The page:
Threadedly received within the bore is a thermostatic valve assembly 37. The thermostatic assembly includes a shank 39 having a conical end tip 38 which is received within the reduced diameter portion 36 to provide a restricted orifice or throttling valve. The thermostatic assembly is rotated within the threaded bore to move the tip 38 axially relative to the reduced diameter portion 36 and, thus, to vary the restriction or effective area between portion 36 and bore 34. The shank 39 includes an axially extending bore 41 opening to the bore 34 at its lower end through radially directed holes 42 and to the interior of the air cleaner through port 43. The upper portion 44 of the assembly 37 is a wax pellet motor having a plunger or movable element 46 slidably received within bore 41. When fully protracted the plunger 46 blocks port 43. When the plunger is fully retracted the port 43 is open. A coil spring 47 is received within the bore 41 and urges the plunger 46 toward its open position.


When the intake air entering the air cleaner is warm, the plunger 46 of the thermostatic valve assembly 37 is protracted and the port 43 is closed. When the engine is idling, the intake manifold vacuum is high and the pressure differential acting on piston 29 is greater than the force of spring 35. Consequently, the piston is in its fully raised position and the power valve 18 is closed. As the throttle valve 14 opens, the intake manifold vacuum decreases. At a predetermined magnitude of decreased vacuum, the force of spring 35 equals the force resulting from the pressure differential acting on piston 29 and further opening of the throttle valve will result in the piston moving downwardly and the power valve 18 being opened. This operation is typical of similar known power valve apparatus.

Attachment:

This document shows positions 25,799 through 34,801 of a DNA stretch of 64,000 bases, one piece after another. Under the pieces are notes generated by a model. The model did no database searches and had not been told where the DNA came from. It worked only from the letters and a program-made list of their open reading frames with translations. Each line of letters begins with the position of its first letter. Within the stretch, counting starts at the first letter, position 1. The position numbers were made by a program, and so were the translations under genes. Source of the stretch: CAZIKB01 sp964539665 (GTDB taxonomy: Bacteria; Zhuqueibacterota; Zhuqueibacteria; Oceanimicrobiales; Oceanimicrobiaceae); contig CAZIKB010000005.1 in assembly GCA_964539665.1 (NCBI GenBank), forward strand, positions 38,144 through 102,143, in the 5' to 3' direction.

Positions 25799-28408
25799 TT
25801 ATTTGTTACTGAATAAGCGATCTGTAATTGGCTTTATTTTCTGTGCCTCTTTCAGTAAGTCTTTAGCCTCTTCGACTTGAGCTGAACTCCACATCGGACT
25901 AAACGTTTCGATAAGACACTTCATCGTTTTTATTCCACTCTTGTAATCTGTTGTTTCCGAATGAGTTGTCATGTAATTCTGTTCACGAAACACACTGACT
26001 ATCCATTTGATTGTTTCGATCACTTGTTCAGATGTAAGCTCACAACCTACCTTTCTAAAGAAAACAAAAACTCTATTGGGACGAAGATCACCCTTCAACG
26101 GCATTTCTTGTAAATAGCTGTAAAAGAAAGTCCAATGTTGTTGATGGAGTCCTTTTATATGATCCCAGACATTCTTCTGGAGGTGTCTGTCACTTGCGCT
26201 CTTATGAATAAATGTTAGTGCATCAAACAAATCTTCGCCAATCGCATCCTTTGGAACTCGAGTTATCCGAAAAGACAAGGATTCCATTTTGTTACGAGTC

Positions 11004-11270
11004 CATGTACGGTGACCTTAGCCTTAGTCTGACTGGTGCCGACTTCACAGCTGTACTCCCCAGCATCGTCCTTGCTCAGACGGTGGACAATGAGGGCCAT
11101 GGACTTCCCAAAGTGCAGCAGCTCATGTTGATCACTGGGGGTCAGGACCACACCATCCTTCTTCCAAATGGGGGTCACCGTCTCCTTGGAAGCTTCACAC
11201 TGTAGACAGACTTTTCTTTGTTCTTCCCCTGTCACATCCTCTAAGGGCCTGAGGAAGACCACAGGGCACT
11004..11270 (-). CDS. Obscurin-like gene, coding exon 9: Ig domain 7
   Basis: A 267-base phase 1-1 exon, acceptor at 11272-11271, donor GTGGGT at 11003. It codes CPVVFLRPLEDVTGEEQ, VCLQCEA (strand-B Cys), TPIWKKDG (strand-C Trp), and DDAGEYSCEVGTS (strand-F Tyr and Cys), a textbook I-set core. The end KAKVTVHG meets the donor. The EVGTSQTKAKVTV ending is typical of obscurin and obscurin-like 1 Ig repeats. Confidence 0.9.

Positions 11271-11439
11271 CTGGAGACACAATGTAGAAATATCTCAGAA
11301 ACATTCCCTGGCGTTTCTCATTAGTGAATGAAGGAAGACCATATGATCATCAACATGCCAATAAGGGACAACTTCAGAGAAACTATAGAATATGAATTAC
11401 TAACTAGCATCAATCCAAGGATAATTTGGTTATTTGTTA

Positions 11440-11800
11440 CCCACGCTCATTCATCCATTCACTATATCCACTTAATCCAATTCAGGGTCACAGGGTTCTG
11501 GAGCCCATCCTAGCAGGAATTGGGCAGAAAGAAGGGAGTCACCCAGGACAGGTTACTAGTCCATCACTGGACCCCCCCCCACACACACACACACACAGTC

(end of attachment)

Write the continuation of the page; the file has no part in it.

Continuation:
The invention provides for earlier opening (at a point of less vacuum decay) of the power valve when the induction air temperatures are cold. In such a case, the plunger 46 of the thermostatic valve assembly 37 is retracted to fully or partially open the port 43. Consequently, the vacuum signal to the vacuum motor is reduced because air from the air cleaner 15 at more nearly atmospheric pressure is drawn into the vacuum passages. It can thus be seen that a lesser intake manifold vacuum decay is required to reach the point at which the vacuum signal pressure differential on the piston 29 is overcome by the force of spring 35. The power fuel system acts earlier when the engine is cold than when it is warmed. This results in improved cold drivability.